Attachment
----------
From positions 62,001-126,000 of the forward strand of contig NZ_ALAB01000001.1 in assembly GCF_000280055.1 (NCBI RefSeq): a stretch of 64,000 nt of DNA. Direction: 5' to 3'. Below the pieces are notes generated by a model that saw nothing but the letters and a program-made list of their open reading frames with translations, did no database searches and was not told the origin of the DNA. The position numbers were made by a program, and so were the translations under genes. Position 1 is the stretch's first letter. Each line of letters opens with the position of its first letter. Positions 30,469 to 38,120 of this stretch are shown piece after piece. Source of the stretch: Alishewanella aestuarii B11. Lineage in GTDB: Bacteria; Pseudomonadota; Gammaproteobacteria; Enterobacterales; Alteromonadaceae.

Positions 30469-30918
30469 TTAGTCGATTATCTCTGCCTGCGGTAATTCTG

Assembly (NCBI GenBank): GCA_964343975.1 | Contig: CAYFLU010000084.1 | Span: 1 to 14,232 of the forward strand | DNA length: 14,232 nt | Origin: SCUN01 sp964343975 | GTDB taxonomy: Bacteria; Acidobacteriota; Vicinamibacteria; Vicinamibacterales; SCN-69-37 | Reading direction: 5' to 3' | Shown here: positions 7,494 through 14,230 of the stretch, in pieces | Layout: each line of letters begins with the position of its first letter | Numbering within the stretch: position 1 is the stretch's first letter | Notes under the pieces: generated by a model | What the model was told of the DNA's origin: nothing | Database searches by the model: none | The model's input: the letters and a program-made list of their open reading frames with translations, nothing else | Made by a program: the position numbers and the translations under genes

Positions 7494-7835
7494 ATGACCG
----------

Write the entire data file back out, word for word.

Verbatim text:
From positions 62,001-126,000 of the forward strand of contig NZ_ALAB01000001.1 in assembly GCF_000280055.1 (NCBI RefSeq): a stretch of 64,000 nt of DNA. Direction: 5' to 3'. Below the pieces are notes generated by a model that saw nothing but the letters and a program-made list of their open reading frames with translations, did no database searches and was not told the origin of the DNA. The position numbers were made by a program, and so were the translations under genes. Position 1 is the stretch's first letter. Each line of letters opens with the position of its first letter. Positions 30,469 to 38,120 of this stretch are shown piece after piece. Source of the stretch: Alishewanella aestuarii B11. Lineage in GTDB: Bacteria; Pseudomonadota; Gammaproteobacteria; Enterobacterales; Alteromonadaceae.

Positions 30469-30918
30469 TTAGTCGATTATCTCTGCCTGCGGTAATTCTG

Assembly (NCBI GenBank): GCA_964343975.1 | Contig: CAYFLU010000084.1 | Span: 1 to 14,232 of the forward strand | DNA length: 14,232 nt | Origin: SCUN01 sp964343975 | GTDB taxonomy: Bacteria; Acidobacteriota; Vicinamibacteria; Vicinamibacterales; SCN-69-37 | Reading direction: 5' to 3' | Shown here: positions 7,494 through 14,230 of the stretch, in pieces | Layout: each line of letters begins with the position of its first letter | Numbering within the stretch: position 1 is the stretch's first letter | Notes under the pieces: generated by a model | What the model was told of the DNA's origin: nothing | Database searches by the model: none | The model's input: the letters and a program-made list of their open reading frames with translations, nothing else | Made by a program: the position numbers and the translations under genes

Positions 7494-7835
7494 ATGACCG